|Post Adoption & Exempt Providers||When post adoption reports are completed by a Small World pre-approved exempt provider, the client will be eligible for a Post Adoption Services discount. To be eligible for the discount, the pre-approved exempt provider must be under contract with Small World prior to client travel to the foreign country. Applicable discounts will be applied to the post adoption balance due prior to travel.|
|Dossier Prep & Registration Fee||Payment must accompany the first, original documents submitted to Small World for processing.|
|Letter of Intent||Payment to Small World must accompany the document packet indicating that you intend to pursue a specific child for adoption. Submission of the intent to pursue a particular child for adoption does not guarantee approval by the foreign country.|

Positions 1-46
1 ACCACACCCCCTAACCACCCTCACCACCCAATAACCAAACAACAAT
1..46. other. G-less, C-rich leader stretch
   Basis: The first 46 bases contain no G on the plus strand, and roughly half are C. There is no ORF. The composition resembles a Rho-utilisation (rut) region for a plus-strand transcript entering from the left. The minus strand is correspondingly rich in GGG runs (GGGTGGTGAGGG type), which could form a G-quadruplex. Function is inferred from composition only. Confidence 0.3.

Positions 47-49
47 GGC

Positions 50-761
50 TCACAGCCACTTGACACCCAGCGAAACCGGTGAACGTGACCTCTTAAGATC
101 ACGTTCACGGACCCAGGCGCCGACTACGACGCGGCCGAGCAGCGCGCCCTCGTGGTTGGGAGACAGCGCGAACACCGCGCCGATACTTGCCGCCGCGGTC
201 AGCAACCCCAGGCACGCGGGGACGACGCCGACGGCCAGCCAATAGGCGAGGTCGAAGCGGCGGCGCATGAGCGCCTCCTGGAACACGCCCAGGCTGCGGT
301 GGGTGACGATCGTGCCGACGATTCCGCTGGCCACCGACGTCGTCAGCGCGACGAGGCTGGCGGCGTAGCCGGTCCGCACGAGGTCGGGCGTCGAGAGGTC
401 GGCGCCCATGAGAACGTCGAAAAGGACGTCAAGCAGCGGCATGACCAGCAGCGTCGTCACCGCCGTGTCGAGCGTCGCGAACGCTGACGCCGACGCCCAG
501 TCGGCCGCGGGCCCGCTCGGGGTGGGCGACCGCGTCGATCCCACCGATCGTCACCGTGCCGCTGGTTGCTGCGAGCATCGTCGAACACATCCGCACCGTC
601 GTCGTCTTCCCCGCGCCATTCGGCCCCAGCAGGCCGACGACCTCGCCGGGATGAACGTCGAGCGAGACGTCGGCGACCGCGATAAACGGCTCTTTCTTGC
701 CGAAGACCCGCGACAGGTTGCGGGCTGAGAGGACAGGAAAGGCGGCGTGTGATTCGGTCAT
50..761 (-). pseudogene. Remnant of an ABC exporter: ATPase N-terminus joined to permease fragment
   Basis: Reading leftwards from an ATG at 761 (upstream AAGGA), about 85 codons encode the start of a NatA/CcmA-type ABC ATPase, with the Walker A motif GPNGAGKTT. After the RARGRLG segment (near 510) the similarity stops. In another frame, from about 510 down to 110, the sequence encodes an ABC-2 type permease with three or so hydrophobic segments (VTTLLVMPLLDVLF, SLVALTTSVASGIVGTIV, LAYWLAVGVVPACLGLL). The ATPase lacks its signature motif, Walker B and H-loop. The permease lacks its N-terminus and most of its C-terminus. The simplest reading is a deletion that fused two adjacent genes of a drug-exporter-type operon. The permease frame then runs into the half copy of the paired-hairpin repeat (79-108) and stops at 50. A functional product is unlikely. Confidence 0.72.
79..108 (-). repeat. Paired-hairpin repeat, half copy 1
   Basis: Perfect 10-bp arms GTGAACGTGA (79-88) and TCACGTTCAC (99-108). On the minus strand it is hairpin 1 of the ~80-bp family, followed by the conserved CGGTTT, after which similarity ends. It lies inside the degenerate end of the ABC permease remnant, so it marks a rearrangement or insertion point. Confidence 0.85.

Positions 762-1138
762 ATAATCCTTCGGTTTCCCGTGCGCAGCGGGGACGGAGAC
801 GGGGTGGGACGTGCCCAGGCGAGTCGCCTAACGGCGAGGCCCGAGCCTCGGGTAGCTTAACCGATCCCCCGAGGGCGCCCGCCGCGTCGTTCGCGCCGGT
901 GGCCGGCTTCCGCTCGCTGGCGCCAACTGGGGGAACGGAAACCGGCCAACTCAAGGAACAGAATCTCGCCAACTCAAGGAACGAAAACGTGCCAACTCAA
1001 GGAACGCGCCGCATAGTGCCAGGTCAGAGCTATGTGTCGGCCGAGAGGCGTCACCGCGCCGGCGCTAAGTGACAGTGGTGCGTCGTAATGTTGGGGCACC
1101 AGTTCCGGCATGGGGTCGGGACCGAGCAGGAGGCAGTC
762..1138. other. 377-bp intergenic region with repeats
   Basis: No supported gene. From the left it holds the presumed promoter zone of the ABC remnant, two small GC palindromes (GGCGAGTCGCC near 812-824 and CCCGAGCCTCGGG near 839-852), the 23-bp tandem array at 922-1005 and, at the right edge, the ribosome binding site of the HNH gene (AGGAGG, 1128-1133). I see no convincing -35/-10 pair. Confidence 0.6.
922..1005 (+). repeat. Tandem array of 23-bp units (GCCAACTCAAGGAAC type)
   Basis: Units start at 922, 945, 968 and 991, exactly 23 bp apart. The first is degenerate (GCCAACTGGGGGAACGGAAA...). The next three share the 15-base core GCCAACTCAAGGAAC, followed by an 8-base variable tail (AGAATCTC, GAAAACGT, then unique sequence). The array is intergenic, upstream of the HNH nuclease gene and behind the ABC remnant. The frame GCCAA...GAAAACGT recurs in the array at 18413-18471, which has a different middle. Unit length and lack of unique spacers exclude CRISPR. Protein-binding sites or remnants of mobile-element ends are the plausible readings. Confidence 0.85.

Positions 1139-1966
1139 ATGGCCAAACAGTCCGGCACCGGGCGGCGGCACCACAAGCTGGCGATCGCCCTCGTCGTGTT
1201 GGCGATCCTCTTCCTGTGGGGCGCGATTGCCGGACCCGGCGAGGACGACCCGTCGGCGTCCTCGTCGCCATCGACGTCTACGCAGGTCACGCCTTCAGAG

|Foreign Program Fee||The foreign program fee includes funds required by the foreign supervised provider, exit documents, and program development.
For China, the published foreign program fee assumes the full, standard orphanage donation fee. Details regarding Small World’s process for the orphanage donation fee can be found at https://smallworldadoption.com/blog/. The estimated foreign program fee and the estimated in-China travel is billed upon receiving I800 and is due prior to TA arrival. The estimate is updated to reflect actual costs upon receiving the final cost list from China after the requested itinerary is finalized. If the actual costs are lower than the estimate, the resulting over-payment will be credited back to the family. If the actual costs are higher than the estimate, the resulting underpayment must be remitted to Small World prior to departing for Gotcha Day. This invoice will include a 3% payment processing fee for the applicable amount paid online.
For all other countries, half of the Foreign Program Fee is due at the time of I800 or I600 approval, and the balance is due prior to travel.
NOTE: ALL FEES ARE NON-REFUNDABLE ONCE INVOICED AND PAID. DOSSIER, REFERRAL, FOREIGN FEES, AND POST ADOPTION SERVICES ARE BASED ON FEES SET BY THE FOREIGN PROVIDER AND ARE SUBJECT TO CHANGE ACCORDINGLY.
Country And Culture